The monsoon rains have been whipping the fishermen's huts
on the Mudhiyam seashore for days together. The sea is furious.
As the angry waves' attempt to snatch away their huts
continued, fishermen rush to the Vallikkunnu panchayat president.
U.Kalanathan, with an SOS: "Please do something to save our huts from
Mr. Kalanathan along with his panchayat colleagues sets
out to meet the Government officials. They tell him there was only one
solution - to get a sea wall built. As a temporary measure, a barrier with
sand bags would do. But then the agencies were short of funds and they
could not help out.
A sea wall from scrounged bags!
The panchayat president and his men were made of sterner
stuff. They went to the nearest city Kozhikode [Calicut], and visited
scores of shops and businesses. By evening they had begged, borrowed or
retrieved from dumps, 8000 empty polythene bags. They also bought 20 kG of
twine to close the mouths of the bags.
The president called a meeting of the fishermen and other
villagers on the seashore and said they should build a sea barrier with
voluntary work. The fishermen knew if they continued to wait for the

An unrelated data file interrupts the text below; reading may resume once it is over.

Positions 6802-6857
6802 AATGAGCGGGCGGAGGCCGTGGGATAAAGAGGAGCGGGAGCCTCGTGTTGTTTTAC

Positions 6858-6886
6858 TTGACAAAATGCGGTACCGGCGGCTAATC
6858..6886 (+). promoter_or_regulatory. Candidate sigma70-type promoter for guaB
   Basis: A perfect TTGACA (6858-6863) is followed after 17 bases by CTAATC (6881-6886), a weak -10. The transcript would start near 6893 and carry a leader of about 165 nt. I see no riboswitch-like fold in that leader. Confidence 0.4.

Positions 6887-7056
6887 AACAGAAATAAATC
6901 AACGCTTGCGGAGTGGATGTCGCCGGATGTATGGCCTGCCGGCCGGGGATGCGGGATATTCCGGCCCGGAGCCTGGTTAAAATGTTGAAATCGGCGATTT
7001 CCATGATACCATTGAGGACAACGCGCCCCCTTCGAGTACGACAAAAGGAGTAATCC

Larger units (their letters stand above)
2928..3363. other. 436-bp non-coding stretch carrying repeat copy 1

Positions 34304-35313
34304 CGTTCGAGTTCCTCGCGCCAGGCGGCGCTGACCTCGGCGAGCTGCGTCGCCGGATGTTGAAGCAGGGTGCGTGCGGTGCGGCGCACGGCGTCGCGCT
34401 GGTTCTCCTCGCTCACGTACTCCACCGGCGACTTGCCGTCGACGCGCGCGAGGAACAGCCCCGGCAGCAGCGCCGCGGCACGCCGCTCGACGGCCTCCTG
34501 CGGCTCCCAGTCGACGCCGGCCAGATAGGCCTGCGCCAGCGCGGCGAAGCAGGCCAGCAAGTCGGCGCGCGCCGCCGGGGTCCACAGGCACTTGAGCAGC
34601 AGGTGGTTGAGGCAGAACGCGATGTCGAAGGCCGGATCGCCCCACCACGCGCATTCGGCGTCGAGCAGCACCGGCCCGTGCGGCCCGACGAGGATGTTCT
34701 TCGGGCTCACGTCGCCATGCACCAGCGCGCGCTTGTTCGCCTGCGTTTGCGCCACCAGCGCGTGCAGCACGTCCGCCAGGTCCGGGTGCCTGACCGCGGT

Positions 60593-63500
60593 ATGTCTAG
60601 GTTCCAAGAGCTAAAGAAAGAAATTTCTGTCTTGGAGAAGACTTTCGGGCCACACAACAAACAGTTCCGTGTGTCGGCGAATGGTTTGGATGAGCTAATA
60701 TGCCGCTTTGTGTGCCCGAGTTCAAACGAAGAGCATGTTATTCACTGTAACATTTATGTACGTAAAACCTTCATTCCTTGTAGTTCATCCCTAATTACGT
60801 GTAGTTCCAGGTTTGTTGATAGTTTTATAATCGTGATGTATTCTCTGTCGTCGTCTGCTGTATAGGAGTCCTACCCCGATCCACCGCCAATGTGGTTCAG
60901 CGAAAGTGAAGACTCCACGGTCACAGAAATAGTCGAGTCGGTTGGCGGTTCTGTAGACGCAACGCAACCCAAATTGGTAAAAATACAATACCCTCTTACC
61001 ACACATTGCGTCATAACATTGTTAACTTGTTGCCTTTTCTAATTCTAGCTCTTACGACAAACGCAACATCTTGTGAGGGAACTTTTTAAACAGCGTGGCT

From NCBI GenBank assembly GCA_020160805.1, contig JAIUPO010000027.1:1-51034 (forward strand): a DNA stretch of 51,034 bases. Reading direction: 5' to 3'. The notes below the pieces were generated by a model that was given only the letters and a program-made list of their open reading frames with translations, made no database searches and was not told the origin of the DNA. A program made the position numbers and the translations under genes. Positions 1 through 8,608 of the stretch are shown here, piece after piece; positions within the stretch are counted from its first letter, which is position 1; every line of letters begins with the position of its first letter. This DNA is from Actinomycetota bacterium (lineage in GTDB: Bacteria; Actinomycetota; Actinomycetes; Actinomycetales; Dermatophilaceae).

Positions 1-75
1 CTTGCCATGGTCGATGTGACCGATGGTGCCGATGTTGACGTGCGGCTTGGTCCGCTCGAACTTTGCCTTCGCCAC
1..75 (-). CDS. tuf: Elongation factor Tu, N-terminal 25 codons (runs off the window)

Government to build a sea wall, their huts would be grabbed by the sea one
by one. The next day hundreds of fisher-women living in the colony filled
sand into the cement bags. Over three following days, skipping their
regular work, 300 men and women turned up. And a sea barrier of sand bags
was raised to protect huts in the Vallikunnu panchayat.
Canal work by a cast of thousands!:
The sea barrier construction through voluntary work
caught the attention of the State. Vallikunnu, a coastal gram panchayat in
the backward, Muslim-majority Malappuram district was hailed as an example
of people's participation in development.
A few months earlier, a group of 2442 villagers had
resuscitated a choked canal, which had gone into disuse for years. The
1650 metre canal now has a major role in irrigating the rice fields and
coconut groves of the village. Voluntary work involving 600 villagers
found the 1643 metre Malayattil canal also come back to life. Some 2400
people took part in the building of the Kundampaadam canal. A boat jetty
was built with the efforts of 1000 men.
People's participation in development effort is a way of
life in the panchayat. "It is with the spirit of attending a village
festival that we take part in such projects," an elderly villager
says with pride. It's not for nothing that Vallikunnu was chosen the best
panchayat for carrying out projects under the 'Janakeeya Aasootharana
Paddathi' [People's Plan]. It also won State-level award for energy